It's easy to look at Le Pergole Torte as the more powerful site expression compared to Montevertine's Rosso and Pian del Ciampolo, but I think that misses the point. Manetti believed in the greatness of 100% Sangiovese from this hillside, and Le Pergole Torte always shows its class in this stable through its level of precision and delineation. 

The 18-hectare estate rests high at 425 meters in Radda, one of the coolest zones in Chianti Classico—Le Pergole Torte is sourced from the estate's oldest vines and highest elevation plantings. Montevertine's limestone soils coupled with climate has a sense of transparency and grace that stands out immediately. The deft use of French barrique (15% new oak maximum) is impressive, adding concentration and texture while still harnessing the pure, lithe qualities inherent in the site. 

There is much confusion about the origin of the name Le Pergole Torte. When Sergio Manetti bought the property, his neighbor named Bruno had just planted three rows of vines trained in the old pergola fashion. The wine Bruno produced was so mesmerizing that it became the impetus for Manetti to plant two hectares at this vacation property in 1967. The first vintage (1971) received such a glowing response that Manetti began focusing on winemaking exclusively.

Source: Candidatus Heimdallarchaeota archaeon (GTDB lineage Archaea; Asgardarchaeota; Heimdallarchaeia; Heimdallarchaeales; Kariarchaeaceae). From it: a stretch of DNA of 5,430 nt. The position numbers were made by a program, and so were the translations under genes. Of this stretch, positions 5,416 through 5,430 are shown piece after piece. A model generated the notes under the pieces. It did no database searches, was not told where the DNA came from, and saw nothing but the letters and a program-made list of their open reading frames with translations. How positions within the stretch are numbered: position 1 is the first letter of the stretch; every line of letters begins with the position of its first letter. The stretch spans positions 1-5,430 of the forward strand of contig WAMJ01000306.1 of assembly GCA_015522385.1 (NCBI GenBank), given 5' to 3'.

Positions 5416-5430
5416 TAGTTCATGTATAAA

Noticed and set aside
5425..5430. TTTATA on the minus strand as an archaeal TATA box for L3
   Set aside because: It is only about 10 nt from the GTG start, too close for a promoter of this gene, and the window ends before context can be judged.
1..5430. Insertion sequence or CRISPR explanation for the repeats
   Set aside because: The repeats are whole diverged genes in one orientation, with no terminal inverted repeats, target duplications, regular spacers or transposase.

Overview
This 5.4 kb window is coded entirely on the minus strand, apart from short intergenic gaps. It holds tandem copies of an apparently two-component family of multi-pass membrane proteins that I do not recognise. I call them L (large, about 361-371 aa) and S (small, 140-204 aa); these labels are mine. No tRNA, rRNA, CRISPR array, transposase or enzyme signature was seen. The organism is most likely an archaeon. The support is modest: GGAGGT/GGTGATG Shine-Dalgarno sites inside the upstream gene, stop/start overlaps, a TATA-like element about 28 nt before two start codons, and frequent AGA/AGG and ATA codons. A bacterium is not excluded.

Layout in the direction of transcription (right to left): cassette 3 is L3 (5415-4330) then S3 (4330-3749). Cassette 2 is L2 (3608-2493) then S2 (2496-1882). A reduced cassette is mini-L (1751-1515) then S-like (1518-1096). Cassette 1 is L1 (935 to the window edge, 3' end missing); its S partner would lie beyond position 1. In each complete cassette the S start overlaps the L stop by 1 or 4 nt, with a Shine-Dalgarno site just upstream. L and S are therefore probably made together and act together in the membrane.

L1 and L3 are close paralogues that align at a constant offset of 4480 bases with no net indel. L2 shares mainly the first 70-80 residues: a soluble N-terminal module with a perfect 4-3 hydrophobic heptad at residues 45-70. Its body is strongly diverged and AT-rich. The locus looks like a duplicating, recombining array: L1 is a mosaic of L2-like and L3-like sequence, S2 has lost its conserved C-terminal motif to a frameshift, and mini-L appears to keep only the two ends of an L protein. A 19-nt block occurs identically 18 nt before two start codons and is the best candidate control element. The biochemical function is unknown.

Due to Chianti Classico laws, which required the addition of Trebbiano in the blend, Manetti chose to leave the consortium in 1981. This was a radical move, and even though the law changed in 1995 to allow 100% Sangiovese Chianti Classico, they still opt to maintain the "lower" IGT status. The estate gained a loyal following at home and abroad, with Sergio's son, Martino, taking an active role in 1989; Martino took over upon his father's passing in 2000.

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